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This post is part of the ongoing series, Tasting North Carolina. Read more about the project here.

Lemon Chardonnay Sauce for Fish
Adapted from Alvin Pack’s Green Creek Winery recipe

Sauce:

1/2 cup Chardonnay

3 tbsp soy sauce

Juice of 3 lemons

1 tbsp chopped lemon rind

3 cloves minced garlic

1 inch fresh ginger, minced

Dish:

1 4-5 pound white fish, such as shad (in the herring family), scaled & cleaned

1 lemon

5 cloves garlic

2 inches fresh ginger

Salt, pepper

Olive oil

Rinse your fish off and place it on a piece of tin foil larger than the fish. Stuff the cavity with half of your sliced lemon, sliced and peeled ginger, crushed garlic, salt, pepper, and olive oil. Top the fish with the remaining ingredients and fold the foil up over the edges. Place on the top rack of the grill and heat to 350.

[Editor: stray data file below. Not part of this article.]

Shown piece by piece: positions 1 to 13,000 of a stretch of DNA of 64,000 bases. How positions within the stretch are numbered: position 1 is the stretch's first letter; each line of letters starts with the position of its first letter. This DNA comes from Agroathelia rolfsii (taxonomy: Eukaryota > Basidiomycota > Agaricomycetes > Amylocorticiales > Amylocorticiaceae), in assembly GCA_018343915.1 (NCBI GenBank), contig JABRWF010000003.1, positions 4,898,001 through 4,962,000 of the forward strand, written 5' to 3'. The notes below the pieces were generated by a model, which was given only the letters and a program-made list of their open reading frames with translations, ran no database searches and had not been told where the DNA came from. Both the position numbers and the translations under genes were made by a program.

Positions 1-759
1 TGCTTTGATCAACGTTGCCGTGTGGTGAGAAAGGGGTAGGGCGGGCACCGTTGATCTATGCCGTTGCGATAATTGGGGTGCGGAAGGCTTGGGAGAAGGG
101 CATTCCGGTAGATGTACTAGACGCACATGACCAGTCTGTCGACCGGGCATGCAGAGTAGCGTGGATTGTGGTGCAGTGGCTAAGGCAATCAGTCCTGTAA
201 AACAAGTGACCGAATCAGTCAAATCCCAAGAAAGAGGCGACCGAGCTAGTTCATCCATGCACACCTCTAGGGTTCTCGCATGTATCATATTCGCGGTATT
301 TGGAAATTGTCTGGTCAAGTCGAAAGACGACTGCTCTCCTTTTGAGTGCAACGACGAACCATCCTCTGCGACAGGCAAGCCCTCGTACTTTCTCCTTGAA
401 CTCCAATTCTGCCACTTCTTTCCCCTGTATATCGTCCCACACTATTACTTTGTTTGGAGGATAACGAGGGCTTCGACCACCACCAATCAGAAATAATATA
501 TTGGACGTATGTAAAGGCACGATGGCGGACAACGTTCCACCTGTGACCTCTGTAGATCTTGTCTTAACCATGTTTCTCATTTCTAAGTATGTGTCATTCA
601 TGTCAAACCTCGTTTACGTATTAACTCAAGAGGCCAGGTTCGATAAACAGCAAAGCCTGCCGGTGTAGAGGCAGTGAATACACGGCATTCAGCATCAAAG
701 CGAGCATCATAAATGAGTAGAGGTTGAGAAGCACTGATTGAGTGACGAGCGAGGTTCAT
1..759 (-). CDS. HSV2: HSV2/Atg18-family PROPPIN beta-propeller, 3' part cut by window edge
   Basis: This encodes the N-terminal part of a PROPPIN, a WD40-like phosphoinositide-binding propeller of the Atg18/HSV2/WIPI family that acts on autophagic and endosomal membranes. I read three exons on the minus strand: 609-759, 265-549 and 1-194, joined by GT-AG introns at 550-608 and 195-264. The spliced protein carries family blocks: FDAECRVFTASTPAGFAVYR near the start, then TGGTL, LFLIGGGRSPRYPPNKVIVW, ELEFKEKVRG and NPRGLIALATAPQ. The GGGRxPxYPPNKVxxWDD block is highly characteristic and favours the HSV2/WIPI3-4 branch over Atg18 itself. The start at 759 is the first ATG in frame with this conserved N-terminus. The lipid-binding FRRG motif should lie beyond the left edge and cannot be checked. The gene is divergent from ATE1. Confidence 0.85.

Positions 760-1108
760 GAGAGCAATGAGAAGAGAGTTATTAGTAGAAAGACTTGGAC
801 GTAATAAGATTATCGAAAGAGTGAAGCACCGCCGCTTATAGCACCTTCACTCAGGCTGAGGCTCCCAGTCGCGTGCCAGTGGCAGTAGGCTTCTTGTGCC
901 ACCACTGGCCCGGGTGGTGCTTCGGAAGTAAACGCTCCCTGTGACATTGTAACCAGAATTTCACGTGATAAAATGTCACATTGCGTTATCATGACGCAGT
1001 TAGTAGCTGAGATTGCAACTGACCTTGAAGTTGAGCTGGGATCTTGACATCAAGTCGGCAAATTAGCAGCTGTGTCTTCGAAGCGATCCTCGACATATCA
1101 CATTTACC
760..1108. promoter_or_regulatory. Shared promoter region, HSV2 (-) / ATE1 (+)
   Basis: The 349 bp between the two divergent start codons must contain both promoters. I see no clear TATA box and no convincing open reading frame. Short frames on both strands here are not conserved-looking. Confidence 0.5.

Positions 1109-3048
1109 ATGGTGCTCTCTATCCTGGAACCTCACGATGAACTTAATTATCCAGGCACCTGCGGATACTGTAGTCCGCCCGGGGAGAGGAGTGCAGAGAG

In a bowl mix together chardonnay, soy sauce, lemon juice, rind, garlic, and ginger. Pour over fish occasionally, reserving enough to sauce the finished fish. Cook fish for 45-60 minutes or until the skin flakes off easily. Remove from the oven and serve it whole.  Use a fork or a knife to open the fish up, peeling the skin back.  Allow your guests to pick the meat out, and offer the sauce on the side to top the pulled meat.

 

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Southern Brisket